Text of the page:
The last time LSU and Ole Miss met in Oxford, it wasn't pretty for the Tigers. Most fans remember the issues with the clock, but there were no such problems Saturday. In fact, LSU was up so big early in the game, the team just wanted to burn the clock and get out of town without any major injuries.
LSU had no trouble against Ole Miss, steam-rolling over the Rebels 52-3. With the win, LSU moved to 11-0 on the season. It marked the team's best start since 1958.
Jordan Jefferson started the game. He completed all seven passes he threw for 88 yards and a touchdown. The 22-yard dart went to Russell Shepard, who scored his third touchdown reception of the season.
LSU racked up 353 yards on the ground. Alfred Blue led the way with 74 yards rushing, 58 of them on one carry. He actually was injured on the play but is expected to be okay. Spencer Ware ran for 70 yards and scored a touchdown.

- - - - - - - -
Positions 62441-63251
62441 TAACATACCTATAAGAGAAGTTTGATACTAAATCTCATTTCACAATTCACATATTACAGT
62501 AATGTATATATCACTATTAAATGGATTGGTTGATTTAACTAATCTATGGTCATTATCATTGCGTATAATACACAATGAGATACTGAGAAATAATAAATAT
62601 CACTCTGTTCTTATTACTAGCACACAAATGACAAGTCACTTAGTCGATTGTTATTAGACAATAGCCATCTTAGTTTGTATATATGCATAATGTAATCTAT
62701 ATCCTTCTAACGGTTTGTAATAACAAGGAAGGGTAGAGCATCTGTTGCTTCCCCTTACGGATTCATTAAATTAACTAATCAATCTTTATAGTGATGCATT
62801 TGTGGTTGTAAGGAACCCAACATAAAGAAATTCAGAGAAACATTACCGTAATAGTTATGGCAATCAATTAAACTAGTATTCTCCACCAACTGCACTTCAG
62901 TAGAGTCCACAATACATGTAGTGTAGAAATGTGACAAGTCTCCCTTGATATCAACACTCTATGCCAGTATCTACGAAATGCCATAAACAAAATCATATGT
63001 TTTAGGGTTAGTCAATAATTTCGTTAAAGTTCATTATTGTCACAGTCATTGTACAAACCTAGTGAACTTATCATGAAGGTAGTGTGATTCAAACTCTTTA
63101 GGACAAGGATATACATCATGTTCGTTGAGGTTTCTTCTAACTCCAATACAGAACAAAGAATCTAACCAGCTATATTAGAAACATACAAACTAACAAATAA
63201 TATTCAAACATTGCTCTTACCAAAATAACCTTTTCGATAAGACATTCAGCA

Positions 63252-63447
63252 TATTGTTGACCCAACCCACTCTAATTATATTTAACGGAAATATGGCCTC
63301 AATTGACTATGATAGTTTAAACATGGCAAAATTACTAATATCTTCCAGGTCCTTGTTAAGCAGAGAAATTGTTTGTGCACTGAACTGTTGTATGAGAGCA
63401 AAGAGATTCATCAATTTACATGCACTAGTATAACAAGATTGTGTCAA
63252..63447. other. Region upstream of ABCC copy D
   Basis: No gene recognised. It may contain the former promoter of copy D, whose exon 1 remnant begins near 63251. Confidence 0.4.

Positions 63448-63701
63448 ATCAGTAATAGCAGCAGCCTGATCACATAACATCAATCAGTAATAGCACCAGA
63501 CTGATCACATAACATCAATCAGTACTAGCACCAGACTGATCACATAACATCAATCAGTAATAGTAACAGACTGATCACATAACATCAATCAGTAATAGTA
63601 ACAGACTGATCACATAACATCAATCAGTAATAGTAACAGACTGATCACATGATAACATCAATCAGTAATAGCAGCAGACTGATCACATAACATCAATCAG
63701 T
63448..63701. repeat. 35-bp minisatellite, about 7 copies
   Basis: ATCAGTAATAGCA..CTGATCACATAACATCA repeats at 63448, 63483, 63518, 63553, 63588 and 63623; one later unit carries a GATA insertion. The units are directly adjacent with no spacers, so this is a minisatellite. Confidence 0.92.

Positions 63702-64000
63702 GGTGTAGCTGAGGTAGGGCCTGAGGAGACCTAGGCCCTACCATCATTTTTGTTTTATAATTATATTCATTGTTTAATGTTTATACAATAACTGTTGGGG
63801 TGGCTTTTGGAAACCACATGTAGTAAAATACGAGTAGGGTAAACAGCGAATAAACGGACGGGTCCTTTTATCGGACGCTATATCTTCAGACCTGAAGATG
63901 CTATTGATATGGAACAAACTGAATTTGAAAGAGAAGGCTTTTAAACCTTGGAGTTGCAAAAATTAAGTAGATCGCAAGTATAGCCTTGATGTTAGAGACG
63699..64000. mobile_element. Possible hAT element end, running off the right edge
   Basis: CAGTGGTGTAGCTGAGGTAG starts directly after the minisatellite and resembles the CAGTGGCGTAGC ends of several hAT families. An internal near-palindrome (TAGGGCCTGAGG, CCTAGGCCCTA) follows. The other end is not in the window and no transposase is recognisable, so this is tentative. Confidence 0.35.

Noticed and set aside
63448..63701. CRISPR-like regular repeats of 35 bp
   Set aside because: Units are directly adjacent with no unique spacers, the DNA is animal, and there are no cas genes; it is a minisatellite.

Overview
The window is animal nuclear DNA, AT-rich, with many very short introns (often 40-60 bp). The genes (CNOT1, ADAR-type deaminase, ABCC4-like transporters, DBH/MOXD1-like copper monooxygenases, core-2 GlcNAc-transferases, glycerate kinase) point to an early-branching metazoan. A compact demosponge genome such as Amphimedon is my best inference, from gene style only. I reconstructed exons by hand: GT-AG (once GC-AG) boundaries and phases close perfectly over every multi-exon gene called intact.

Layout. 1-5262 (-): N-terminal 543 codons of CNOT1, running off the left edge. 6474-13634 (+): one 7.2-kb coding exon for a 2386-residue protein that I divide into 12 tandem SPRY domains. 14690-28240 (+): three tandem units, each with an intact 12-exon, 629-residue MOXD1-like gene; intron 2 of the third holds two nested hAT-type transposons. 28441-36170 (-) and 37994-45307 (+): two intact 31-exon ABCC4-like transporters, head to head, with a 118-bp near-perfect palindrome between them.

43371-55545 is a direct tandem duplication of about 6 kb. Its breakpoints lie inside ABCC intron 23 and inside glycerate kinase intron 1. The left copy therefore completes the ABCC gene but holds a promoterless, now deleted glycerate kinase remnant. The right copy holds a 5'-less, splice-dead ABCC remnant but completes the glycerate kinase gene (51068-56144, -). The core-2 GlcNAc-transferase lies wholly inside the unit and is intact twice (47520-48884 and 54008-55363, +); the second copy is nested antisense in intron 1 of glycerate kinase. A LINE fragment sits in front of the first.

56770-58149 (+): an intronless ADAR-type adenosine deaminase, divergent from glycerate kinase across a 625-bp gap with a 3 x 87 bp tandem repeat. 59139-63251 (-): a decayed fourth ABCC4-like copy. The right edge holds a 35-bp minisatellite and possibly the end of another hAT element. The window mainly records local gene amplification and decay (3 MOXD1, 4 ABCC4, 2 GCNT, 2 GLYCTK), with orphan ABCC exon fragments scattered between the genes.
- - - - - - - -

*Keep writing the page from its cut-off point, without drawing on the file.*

The plan for LSU was to dominate early, which it did. A 46-yard pick-six by Ron Brooks only 28 seconds into the game got the Tigers off on the right start and they never looked back.
"We want to make sure that when we come into an opponent's stadium that we play our football and play the LSU way," Brooks said. "And, that means taking over the stadium and that's how we're going to play."
It was such a blowout, there were a few things to happen that weren't expected. Ronald Martin, a DB from White Castle, ran around making plays even though he didn't appear on the roster for the game. Also, James Stampley, the big fullback known for opening holes for other runners, scored a touchdown on a bizarre play.
"It was unbelievable to me," Stampley said. "I've never thought that I would actually get into the end zone, but to actually do it, I was in shock. I was surprised that I was there. It didn't hit me until I got to the sideline that I had just scored. My mom's probably going crazy right now. She really is. I think I can hear her over here, actually."
Late in the fourth quarter, Zach Mettenberger adlibbed a bootleg that got the Tigers down to the 1-yard line. However, the coaches didn't want to score again, so the offense kneeled the ball for the next four plays.
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